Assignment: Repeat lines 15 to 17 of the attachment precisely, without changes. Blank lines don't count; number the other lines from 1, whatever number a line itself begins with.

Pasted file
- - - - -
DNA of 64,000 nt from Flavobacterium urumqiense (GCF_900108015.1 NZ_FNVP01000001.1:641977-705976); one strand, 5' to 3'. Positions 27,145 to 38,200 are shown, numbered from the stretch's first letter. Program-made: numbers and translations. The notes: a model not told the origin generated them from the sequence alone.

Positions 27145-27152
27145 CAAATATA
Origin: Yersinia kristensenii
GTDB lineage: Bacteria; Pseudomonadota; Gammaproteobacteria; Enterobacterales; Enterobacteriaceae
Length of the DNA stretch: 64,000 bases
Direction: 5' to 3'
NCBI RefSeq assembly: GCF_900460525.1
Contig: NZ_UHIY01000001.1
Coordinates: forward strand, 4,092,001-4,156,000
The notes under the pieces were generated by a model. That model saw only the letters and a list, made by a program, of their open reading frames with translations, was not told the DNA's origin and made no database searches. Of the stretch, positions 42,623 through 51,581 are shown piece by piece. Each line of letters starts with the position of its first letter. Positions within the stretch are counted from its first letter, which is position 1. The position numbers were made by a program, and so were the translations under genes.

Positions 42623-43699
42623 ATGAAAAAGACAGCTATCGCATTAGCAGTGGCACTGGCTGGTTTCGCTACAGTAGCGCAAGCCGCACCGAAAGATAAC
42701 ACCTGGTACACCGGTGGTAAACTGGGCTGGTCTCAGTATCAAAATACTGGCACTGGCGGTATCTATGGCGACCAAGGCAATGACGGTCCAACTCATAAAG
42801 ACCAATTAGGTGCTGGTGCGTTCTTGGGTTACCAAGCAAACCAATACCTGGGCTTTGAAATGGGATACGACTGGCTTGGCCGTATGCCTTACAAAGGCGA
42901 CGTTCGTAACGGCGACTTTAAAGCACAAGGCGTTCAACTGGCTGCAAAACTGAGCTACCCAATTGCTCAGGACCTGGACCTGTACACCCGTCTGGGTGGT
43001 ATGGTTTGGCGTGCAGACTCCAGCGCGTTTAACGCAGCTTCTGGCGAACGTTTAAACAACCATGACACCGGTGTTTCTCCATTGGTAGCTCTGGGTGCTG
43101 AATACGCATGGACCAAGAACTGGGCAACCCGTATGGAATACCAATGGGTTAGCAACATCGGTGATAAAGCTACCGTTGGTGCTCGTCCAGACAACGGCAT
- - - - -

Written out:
42801 ACCAATTAGGTGCTGGTGCGTTCTTGGGTTACCAAGCAAACCAATACCTGGGCTTTGAAATGGGATACGACTGGCTTGGCCGTATGCCTTACAAAGGCGA
42901 CGTTCGTAACGGCGACTTTAAAGCACAAGGCGTTCAACTGGCTGCAAAACTGAGCTACCCAATTGCTCAGGACCTGGACCTGTACACCCGTCTGGGTGGT
43001 ATGGTTTGGCGTGCAGACTCCAGCGCGTTTAACGCAGCTTCTGGCGAACGTTTAAACAACCATGACACCGGTGTTTCTCCATTGGTAGCTCTGGGTGCTG